The thing I admire about chessNwine is his calm and rational decision-making ability, even when a trade is not going his way. He just seems to do the right thing, the smart thing. It's no surprise he is a successful poker and chess player. It makes perfect sense.
If you personalize losses, you can't trade.
After the 9/11 attacks, I was glued to the television set watching nonstop news coverage. I came across CNBC. Up until that point, I could not differentiate between a livestock and a common stock. I saw the commentators asking guests whether they planned to sell or buy stocks when the markets were scheduled to reopen after 9/11. I was fascinated by the conversation. I intuitively thought that there would be a sharp, fear-based sell-off, which would be a great buying opportunity. I realized that I had no knowledge of how the stock market game worked, so I thought it was probably too obvious to think that. However, I enjoyed the mental stimulation, and it reminded me of a chess strategy.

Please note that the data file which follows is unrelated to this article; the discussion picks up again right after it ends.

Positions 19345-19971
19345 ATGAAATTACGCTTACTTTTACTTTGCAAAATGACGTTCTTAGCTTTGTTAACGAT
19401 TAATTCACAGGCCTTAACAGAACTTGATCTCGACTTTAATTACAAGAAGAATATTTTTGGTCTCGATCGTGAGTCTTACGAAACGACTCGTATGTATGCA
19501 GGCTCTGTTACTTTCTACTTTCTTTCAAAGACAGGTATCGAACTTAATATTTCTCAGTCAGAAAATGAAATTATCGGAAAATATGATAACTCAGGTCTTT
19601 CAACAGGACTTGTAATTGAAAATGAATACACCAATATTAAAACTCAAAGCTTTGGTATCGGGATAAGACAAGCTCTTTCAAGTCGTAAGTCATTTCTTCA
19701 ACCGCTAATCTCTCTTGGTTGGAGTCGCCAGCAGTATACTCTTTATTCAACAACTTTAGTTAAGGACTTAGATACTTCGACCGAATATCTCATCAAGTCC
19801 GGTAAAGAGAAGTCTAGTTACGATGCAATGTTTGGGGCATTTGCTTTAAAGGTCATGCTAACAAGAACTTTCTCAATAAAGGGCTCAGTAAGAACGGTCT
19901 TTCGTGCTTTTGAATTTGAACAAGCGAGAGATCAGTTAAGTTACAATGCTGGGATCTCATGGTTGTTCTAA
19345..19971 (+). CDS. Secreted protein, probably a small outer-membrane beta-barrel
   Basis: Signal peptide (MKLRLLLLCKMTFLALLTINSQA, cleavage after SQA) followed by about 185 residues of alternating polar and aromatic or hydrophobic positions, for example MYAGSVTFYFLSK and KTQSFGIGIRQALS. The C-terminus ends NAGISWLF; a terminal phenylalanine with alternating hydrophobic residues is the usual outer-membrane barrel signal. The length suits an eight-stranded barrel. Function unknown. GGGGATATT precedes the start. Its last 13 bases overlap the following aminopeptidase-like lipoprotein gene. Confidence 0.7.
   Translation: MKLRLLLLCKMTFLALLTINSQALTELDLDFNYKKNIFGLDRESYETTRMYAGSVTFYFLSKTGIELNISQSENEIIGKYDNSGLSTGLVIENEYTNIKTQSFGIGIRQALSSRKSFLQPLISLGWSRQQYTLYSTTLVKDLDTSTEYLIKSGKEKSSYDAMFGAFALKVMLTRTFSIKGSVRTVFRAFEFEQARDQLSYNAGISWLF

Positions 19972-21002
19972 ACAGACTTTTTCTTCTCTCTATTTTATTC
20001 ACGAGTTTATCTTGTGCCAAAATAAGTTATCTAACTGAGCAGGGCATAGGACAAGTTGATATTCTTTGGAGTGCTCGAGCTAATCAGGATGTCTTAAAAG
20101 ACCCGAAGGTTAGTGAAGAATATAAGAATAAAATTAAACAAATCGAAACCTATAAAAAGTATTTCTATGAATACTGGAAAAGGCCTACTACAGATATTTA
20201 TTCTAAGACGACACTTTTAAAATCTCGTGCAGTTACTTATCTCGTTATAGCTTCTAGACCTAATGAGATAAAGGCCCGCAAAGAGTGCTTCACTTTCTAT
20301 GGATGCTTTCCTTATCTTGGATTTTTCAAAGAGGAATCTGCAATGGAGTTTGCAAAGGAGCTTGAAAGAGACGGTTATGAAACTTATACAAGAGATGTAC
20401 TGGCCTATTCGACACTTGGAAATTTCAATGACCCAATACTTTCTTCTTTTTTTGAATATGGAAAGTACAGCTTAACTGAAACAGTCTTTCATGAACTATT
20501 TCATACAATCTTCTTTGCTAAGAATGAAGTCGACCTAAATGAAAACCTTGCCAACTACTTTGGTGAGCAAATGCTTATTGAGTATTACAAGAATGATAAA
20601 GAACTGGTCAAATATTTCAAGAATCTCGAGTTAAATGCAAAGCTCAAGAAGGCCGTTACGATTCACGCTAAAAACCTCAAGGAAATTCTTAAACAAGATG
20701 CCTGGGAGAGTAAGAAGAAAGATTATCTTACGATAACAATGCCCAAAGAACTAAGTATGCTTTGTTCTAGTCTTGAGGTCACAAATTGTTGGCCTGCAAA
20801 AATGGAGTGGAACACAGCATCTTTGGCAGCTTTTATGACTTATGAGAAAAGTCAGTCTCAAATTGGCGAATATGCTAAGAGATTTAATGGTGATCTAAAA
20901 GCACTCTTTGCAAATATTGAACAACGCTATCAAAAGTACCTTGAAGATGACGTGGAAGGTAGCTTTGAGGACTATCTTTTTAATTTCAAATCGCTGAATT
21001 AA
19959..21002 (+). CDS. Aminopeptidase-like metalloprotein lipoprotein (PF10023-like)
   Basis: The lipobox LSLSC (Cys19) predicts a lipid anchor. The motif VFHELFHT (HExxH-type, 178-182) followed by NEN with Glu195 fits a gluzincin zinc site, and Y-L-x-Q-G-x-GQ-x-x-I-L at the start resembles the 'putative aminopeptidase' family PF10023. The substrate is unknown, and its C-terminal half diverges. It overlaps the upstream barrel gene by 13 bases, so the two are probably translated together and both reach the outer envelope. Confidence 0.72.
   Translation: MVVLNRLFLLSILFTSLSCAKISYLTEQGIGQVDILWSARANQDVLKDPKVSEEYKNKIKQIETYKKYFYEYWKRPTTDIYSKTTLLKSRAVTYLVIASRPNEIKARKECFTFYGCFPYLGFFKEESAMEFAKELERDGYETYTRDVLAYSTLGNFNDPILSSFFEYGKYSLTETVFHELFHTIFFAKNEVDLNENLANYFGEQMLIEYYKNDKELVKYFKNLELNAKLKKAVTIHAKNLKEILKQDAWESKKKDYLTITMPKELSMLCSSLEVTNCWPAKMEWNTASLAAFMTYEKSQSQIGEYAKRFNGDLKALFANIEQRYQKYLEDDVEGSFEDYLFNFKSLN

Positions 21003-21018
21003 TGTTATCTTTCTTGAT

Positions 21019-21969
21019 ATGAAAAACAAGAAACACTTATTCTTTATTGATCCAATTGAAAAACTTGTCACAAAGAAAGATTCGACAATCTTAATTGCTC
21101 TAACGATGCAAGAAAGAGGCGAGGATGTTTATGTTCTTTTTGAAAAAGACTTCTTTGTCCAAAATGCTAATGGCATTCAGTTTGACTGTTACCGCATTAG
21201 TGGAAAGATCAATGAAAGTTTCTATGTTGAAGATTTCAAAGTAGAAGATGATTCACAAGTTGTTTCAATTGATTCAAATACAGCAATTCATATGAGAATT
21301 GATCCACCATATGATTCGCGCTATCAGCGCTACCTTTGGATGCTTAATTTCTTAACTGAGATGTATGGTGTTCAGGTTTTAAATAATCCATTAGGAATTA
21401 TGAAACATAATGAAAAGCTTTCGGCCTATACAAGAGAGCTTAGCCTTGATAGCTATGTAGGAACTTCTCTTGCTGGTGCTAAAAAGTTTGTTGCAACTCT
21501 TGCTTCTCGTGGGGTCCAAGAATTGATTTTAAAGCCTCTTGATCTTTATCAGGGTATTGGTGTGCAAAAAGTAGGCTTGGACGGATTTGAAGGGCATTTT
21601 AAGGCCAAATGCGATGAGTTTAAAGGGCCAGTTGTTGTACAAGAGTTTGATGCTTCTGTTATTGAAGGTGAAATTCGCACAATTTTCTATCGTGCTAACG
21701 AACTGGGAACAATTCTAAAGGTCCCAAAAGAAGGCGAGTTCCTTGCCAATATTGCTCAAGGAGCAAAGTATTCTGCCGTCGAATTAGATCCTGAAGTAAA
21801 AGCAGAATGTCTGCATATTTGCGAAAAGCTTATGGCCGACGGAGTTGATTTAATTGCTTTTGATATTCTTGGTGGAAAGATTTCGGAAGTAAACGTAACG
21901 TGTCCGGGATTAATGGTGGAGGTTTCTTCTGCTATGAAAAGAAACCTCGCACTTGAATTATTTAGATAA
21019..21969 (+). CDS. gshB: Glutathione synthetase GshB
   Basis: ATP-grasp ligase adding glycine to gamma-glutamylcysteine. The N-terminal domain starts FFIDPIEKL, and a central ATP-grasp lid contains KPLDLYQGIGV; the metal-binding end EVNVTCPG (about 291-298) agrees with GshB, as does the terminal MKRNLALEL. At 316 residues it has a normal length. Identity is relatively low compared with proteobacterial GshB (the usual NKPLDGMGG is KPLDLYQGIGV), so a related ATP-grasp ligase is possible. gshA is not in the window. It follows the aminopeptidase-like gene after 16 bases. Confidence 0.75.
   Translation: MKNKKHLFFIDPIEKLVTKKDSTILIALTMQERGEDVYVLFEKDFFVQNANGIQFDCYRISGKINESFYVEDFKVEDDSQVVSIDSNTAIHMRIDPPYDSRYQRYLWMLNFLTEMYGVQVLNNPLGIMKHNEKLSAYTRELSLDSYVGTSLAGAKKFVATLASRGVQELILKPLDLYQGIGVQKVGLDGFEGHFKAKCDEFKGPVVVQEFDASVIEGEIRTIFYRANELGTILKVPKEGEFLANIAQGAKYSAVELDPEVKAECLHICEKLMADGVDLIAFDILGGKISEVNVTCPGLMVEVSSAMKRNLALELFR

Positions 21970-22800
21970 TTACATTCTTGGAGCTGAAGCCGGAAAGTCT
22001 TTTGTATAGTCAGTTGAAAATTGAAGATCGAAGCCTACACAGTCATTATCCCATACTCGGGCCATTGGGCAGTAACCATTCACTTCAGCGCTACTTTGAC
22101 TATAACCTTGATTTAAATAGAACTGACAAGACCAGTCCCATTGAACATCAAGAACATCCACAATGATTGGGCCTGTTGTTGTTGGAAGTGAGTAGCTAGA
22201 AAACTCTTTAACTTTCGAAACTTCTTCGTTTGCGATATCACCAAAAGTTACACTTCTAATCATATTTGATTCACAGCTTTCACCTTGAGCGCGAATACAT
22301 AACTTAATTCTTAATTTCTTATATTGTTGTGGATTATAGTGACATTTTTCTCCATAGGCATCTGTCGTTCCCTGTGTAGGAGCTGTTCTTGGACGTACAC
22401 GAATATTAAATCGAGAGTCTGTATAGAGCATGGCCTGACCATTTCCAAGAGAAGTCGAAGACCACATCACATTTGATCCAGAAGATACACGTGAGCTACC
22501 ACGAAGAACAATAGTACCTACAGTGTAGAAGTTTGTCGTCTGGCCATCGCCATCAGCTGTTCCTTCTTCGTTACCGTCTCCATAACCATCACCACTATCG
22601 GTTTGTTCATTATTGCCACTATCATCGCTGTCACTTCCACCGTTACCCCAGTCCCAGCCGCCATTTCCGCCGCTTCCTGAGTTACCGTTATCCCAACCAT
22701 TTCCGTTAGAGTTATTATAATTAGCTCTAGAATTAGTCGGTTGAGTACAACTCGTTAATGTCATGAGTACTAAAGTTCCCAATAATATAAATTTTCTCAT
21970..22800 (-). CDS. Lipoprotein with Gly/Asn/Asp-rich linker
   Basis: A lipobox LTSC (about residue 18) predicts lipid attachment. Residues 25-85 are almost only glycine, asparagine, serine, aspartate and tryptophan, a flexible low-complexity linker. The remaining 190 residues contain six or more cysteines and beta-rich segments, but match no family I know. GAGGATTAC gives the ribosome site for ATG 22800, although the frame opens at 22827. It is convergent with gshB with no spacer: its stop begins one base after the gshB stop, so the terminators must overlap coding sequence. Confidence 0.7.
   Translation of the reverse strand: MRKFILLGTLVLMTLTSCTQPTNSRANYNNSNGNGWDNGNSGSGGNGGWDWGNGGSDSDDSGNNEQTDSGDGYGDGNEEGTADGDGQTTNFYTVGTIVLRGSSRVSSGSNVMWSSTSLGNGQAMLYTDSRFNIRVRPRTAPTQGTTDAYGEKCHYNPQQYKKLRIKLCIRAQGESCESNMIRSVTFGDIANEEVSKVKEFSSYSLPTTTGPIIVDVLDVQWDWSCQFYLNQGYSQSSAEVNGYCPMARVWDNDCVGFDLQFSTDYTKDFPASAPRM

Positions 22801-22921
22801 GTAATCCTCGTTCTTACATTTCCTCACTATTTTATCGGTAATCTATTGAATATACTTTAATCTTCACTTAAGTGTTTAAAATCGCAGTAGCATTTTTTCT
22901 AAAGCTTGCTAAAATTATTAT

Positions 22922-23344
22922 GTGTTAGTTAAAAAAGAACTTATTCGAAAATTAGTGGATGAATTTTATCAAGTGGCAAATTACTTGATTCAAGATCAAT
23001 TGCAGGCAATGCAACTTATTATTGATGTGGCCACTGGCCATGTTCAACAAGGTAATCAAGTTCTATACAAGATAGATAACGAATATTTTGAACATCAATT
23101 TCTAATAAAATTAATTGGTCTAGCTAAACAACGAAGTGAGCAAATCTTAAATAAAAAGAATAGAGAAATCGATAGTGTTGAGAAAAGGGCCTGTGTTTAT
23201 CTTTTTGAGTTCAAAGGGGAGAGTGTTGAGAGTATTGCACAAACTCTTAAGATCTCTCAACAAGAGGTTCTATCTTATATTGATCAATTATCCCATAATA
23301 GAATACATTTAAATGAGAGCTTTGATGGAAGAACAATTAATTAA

After that point, I started to educate myself about stocks and investing. Whenever I went to the bookstore, I wandered over to the investing and personal finance section. I started watching CNBC more and I regularly read the Wall Street Journal. In essence, I incorporated the stock market into my daily routine.
Reading Confessions of a Street Addict by Jim Cramer (Simon & Schuster, 2002) ...